Ubisoft Scalar Cloud Computing Open World

Ubisoft Scalar Promises to Make Big Open Worlds Even Bigger

Ubisoft Scalar, developed by Ubisoft Stockholm, is “a new foundational technology” that uses cloud computing to give developers the ability to create games without being as constrained by time or hardware. Ubisoft Scalar Product Director Per-Olof Rommell, along with Patrick Bach (Ubisoft Stockholm Managing Director) and Christian Holmqvist (Ubisoft Scalar Technical Director), provide more insight on how this software could be used to make big game worlds even bigger than before.

How Ubisoft Scalar uses cloud computing to break through hardware limitations

In a Q&A press release, Ubisoft shares the purpose and original intent for Ubisoft Scalar. The promise is ostensibly to make it easier for game engines to perform complex tasks behind the scenes and allow game worlds to be populated by more players while being updated in real time.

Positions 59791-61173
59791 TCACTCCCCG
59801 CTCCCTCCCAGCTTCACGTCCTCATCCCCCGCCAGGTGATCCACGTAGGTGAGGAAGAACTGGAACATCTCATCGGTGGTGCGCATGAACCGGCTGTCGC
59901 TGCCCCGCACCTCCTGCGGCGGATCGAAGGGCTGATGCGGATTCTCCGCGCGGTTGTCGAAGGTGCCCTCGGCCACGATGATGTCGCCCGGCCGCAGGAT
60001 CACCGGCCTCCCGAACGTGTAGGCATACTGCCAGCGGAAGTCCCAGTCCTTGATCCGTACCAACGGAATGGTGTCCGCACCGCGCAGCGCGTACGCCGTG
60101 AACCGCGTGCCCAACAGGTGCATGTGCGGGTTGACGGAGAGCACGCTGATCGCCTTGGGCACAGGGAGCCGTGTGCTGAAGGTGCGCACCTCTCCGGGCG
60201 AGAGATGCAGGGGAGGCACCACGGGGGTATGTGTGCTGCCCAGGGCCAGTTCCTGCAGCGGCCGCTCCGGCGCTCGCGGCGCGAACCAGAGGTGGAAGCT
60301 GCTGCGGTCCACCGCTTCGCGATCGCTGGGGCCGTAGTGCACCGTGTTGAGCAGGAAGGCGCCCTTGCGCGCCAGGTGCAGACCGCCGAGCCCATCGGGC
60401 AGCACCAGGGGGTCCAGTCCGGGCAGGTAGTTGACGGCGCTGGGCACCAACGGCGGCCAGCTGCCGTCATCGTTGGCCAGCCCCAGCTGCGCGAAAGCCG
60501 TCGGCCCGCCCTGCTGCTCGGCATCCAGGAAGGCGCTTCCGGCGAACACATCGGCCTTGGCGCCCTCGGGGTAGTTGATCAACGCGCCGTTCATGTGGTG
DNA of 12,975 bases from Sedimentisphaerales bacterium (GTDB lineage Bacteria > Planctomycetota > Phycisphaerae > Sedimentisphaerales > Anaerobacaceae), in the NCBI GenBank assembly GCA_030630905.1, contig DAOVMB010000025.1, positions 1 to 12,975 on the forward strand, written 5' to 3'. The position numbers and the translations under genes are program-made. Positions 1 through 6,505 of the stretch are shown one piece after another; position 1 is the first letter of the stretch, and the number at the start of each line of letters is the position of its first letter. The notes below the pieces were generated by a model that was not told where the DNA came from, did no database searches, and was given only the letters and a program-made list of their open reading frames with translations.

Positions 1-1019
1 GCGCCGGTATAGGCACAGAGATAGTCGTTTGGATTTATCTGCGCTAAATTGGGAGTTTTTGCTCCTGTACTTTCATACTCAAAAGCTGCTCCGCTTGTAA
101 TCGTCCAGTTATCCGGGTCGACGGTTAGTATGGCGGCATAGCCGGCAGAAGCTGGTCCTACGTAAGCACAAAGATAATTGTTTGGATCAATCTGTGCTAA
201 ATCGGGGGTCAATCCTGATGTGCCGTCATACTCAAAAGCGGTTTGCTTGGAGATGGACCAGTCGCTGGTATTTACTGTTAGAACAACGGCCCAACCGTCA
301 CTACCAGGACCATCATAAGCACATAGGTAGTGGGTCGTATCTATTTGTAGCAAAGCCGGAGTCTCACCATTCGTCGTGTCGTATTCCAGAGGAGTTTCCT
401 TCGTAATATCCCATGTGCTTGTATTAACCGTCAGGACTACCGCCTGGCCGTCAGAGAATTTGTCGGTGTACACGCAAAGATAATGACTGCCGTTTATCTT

Per-Olof Romell explains that the technology tool would alleviate some of the limiting factors posted by hardware:

That limitation has always been there for as long as we’ve made games. Over time game developers have become really good at hiding and bypassing these limitations so the player doesn’t see them; that’s our expertise. What Ubisoft Scalar allows us to do is to simply get rid of those constraints.

To be clear, Ubisoft Scalar isn’t cloud streaming like Amazon’s Luna and GeForce Now, but a form of cloud computing where much of the processing power is aided by the cloud so that your local hardware doesn’t become as much of a limiter. This will make it easier for more players to be in a single shared world and “introduce new social experiences that we haven’t seen before.”

To showcase the technology, Ubisoft Stockholm is working on a new IP — perhaps the action title that we reported on earlier this week — that it hopes will demonstrate the new possibilities that cloud computing will bring to gaming. Given that Ubisoft has a penchant for large open worlds in nearly all of their AAA franchises, it should certainly aid in their development.

In other news, Ubisoft has dropped the Tom Clancy name from XDefiant, and For Honor is finally getting cross-play after five years since launch.